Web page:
The book of Genesis contains a latent tension: Jacob is both a brazen trickster who deceives members of his own family as well as YHWH’s chosen, from whom the entire people Israel derive and for whom they are named. How is one to address this tension? Scholars have long focused on the implications for the
character and characterization of Jacob, but the very question, at its core, raises an issue that is theological in nature. The Jacob cycle (Gen 25–36) is just as much, if not more, a text about God as it is about Jacob, a point startlingly absent in a great deal of Genesis scholarship. Through a literary hermeneutic, emphasizing the symbiotic relationship between how the text means and what the text means, and a keen eye to the larger task of Old Testament theology as literally “a word about God,” Anderson argues for the presence of what he has dubbed a theology of deception in the Jacob cycle: YHWH operates as a divine trickster who both uses and engages in deception for the perpetuation of the ancestral promise (Gen 12:1–3).
Anderson’s careful and thoughtful interweaving of trickster texts and traditions in the interest of theology is a unique contribution of this important volume. Anderson thus rightly gives due attention to the Old Testament’s image of God as dynamic, subversive, and unsettling, appreciating the complex and intricate ways that YHWH interacts with his chosen people. This witness to YHWH’s engagement in deception stands alongside and paradoxically informs the biblical text’s portrait of YHWH as trustworthy and a God who does not lie. Anderson’s Jacob and the Divine Trickster stands as a stimulating and provocative investigation into the most interesting and challenging character in the Bible, God, and marks the first true comprehensive treatment of YHWH as divine trickster. Anderson has set the stage to continue the conversation and investigation into a theology of deception in the Hebrew Bible.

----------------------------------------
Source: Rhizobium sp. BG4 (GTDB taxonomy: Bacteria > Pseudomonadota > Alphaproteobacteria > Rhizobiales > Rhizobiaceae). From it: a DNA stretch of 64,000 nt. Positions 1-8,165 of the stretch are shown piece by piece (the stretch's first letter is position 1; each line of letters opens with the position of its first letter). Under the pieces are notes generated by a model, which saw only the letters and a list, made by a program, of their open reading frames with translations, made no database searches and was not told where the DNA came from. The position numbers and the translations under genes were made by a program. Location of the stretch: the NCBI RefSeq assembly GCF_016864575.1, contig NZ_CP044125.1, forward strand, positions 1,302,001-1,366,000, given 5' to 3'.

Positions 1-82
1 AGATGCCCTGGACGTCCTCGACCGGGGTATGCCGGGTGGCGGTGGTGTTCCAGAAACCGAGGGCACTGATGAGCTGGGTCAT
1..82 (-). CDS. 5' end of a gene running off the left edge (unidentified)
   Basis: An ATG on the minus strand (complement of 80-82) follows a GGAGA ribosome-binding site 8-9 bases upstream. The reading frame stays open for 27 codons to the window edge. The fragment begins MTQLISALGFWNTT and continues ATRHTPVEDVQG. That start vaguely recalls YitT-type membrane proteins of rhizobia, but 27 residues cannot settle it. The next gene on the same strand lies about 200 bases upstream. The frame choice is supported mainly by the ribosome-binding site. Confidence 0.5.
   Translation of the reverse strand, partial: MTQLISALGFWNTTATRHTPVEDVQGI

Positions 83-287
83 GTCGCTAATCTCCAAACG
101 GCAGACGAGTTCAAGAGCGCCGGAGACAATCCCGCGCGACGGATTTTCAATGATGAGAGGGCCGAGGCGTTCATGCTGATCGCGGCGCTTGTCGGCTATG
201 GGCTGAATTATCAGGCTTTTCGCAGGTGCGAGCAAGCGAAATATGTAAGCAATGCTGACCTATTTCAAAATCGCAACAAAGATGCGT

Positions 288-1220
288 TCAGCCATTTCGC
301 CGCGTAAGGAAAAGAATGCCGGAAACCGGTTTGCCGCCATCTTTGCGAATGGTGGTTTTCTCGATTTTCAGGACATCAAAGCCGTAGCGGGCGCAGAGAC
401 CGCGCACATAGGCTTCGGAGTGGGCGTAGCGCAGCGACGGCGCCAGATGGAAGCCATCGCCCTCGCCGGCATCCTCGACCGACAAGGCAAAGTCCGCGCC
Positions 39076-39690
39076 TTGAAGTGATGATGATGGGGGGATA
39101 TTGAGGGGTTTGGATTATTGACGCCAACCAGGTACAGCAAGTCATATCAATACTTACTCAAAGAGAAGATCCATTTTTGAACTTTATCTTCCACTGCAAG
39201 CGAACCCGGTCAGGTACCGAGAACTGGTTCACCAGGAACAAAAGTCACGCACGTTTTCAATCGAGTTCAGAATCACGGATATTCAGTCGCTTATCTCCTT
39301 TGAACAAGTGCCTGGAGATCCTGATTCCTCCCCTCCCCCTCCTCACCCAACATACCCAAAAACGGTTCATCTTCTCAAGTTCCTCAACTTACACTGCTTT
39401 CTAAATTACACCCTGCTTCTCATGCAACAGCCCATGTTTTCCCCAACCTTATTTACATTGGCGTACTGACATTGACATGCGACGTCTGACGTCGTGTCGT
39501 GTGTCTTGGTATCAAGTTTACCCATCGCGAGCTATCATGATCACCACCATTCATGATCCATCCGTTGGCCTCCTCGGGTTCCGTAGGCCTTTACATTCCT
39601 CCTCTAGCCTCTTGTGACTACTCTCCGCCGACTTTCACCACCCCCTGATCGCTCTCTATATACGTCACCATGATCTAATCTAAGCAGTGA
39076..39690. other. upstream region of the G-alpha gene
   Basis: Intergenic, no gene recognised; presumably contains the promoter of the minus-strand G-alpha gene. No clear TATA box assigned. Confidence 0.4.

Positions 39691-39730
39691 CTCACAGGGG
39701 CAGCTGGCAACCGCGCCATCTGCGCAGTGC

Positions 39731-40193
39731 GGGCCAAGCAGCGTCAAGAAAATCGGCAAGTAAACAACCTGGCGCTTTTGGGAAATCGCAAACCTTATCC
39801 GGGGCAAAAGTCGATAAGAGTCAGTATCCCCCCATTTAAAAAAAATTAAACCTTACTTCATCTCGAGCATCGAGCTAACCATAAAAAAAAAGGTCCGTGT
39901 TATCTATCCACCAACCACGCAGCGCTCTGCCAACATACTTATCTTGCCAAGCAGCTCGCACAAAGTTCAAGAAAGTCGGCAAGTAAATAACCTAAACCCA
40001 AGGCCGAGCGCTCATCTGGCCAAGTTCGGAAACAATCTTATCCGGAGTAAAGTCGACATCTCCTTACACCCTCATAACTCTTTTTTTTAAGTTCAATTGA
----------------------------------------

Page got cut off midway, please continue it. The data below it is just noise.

“John Anderson has taken up old texts and has given us a bold, fresh reading of the narrative. While his work evidences sound and informed critical judgment, he has moved beyond such critical categories to see that the defining and most interesting character in the narrative is YHWH, the God of Jacob and the provocateur of the dramatic action. This God, of course, does not conform to any conventional faith but is much more thick, suggestive, and surprising than any usual rendering. Anderson works with a careful, self-conscious method that lends force and credibility to his suggestive argument.”—Walter Brueggemann, Columbia Theological Seminary
“Interpreters of the Jacob cycle have long noted the themes of deception and the trickster; what John Anderson has done is pressed these issues toward theology and the portayal of the divine. With an intentional literary method, Anderson reads the text in both careful and creative ways. The volume makes several fresh contributions on these ancient texts in a lively and engaging style. Anderson’s candid and provocative reading of the Jacob narrative has implications that Old Testament theologians will not want to miss!”—W. H. Bellinger, Jr., Baylor University
“It is not often that one fundamentally reenvisions a biblical narrative with such profound theological implications for understanding the God of the OT as John Anderson has in Jacob and the Divine Trickster. Such ambitious proposals tend to stretch the integrity of the narrative and the patience of the reader. Anderson, however, has proved capable, engaging, and most persuasive in demonstrating his thesis that Jacob is not the only trickster in the Jacob cycle—that Yhwh too is a trickster who engages in deception for the purpose of bringing to fulfillment the ancestral promise of Gen 12:1–3.”—Joseph Kelly in Bulletin for Biblical Research
“What Anderson’s work shows, interestingly, is that readers commonly engage in a form of self-deception: they trick themselves into ignoring the deceptive nature of the God of the Hebrew Bible. This works for some, but Anderson’s book makes the job of self-deception that much more difficult. The theological contribution of Anderson’s work, therefore, is twofold: it elucidates the presence of an uncomfortable theology that runs throughout the biblical narrative; and more importantly, in so doing, warns the serious reader not to manipulate the text to make it fit better their own theological presuppositions and desires.”—Song-Mi Suzie Park in Horizons in Biblical Theology